The United States asked Honduras for the extradition of former President Juan Orlando Hernández (2014-2022), who is accused of drug trafficking , while the authorities requested his provisional arrest to start the process.
The information was provided to ‘AFP’ on Monday by official sources close to the case, and became known shortly after the Honduran Foreign Ministry reported on his Twitter account that he sent to the Supreme Court “official communication from the US Embassy”, formally requesting the provisional arrest of “a Honduran politician”, not mentioned, for the purpose of extradition to United States.
According to the same sources, Hernández is in Honduran territory. On Monday night, at his residence in the San Ignacio neighborhood of the capital Tegucigalpa, a strong security device was observed.
Security forces surrounded the residence of the former Honduran president.
Meanwhile, the news channel ‘CNN’ showed the document in which the Honduran Ministry of Foreign Affairs makes the “formal request to the Supreme Court of provisional arrest for the purpose of extradition to the United States of America of Juan Orlando Hernández Alvarado, alias JOH”.
Hernandez’s lawyer, Hermes Ramírez, denounced on the television news program ‘TN5’ that his client was being subjected to “attacks” as his home was surrounded by a police cordon, which prevented access to his advisers and the state commissioner for Human Rights. He explained that he had not been notified of the arrest warrant, nor “has a natural judge been appointed” to carry out the extradition process, as is usual in this type of case, he claimed.
According to what the ‘ AFP’, the Supreme Court urgently summoned the magistrates for Tuesday for “the appointment of the natural judge” who will take charge of the case.
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On February 7, the head of US diplomacy, Antony Blinken, had affirmed that Hernández was included on February 1 July 2021 on the list of individuals accused of corruption or undermining democracy in El Salvador, Guatemala, and Honduras.
“The United States is promoting transparency and accountability in Central America by publicizing restrictions on visa against the former president of Honduras, Juan Orlando Hernández, due to corrupt acts,” explained Blinken.
“No one is above the law,” he stressed. Hernández, who left the presidency of Honduras on January 27 after eight years in office, has been implicated by New York prosecutors in links with drug trafficking.
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Juan Orlando Hernández spent eight years in power in Honduras.
His brother, former deputy “Tony” Hernández, was sentenced in March 2021 to life in prison in the United States for the same crime . In a statement, Blinken noted that “according to multiple credible media reports,” Hernández “has engaged in significant corruption by committing or facilitating acts of corruption and drug trafficking, and by using the proceeds of illicit activities for political campaigns.”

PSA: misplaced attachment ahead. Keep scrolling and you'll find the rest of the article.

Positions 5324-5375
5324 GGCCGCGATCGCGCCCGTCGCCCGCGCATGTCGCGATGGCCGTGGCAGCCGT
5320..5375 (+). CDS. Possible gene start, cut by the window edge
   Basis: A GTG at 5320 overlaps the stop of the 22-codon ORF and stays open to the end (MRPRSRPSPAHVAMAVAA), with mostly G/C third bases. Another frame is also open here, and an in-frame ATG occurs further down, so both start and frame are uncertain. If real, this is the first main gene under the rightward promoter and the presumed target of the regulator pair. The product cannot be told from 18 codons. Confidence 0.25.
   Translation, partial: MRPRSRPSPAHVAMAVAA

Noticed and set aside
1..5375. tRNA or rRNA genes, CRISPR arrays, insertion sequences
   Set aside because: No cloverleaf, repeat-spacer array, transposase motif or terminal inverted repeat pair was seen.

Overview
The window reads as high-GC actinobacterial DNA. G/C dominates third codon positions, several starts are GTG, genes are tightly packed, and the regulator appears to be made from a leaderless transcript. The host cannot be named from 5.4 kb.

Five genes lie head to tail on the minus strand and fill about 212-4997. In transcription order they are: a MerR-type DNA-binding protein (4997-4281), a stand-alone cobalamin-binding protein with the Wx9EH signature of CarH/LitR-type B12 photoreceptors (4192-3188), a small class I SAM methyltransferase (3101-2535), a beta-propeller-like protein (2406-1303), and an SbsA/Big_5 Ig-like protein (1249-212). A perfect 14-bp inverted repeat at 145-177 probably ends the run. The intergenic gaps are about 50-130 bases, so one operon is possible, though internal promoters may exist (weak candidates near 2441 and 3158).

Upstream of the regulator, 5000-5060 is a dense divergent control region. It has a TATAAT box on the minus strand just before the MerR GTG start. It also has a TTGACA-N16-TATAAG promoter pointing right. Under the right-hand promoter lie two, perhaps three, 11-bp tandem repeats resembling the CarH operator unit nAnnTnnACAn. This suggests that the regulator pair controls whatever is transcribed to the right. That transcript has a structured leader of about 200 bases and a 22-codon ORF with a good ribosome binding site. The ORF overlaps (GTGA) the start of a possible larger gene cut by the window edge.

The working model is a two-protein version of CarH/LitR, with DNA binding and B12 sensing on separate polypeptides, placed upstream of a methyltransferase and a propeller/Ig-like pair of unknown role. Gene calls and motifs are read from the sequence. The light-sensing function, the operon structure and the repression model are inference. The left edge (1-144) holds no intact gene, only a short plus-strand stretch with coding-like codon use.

“Furthermore, Hernández was identified by name in the testimony of a sworn witness in a federal criminal proceeding in the United States for having received profits from drug trafficking as part of the financing of his campaign,” he added.<br
US prosecutors have referred to the former president as a “co-conspirator”, although there was no formal accusation against him. Former President Hernández denies all the charges and assures that the accusations are a revenge driven by the same drug lords that his government captured or extradited to the United States.
He argued that between 2014 and 2021, 28 capos were extradited and another 31 were handed over to the United States, while 41,240 kg of cocaine were seized, among other achievements in their fight against drug trafficking.
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Fear of flight
After handing over power to Xiomara Castro, the first female president of Honduras, Hernández was sworn in as a deputy of the Central American Parliament (Parlacen), a benefit that all former presidents of the region upon leaving office, which grants him the right to immunity and pretrial.
Security forces surround the residence of former Honduran president.
Hernández “enjoys protection as a deputy of the Central American Parliament,” said his lawyer.
Shortly before leaving office, JOH , as he is known by his initials, surprisingly traveled to Nicaragua to sign a maritime boundary treaty with the ruler Daniel Ortega, a situation that raised suspicions about the possibility of using that territory to escape justice.
“Hernández has had meetings with Ortega, and Ortega has already given refuge to two former presidents of El Salvador, and Nicaragua does not have an extradition treaty with the United States (…) Being in Nicaragua, the North American justice he’s not going to be able to catch him,” Mike Vigil, former director of International Operations for the US Drug Enforcement Agency (DEA), told CNN.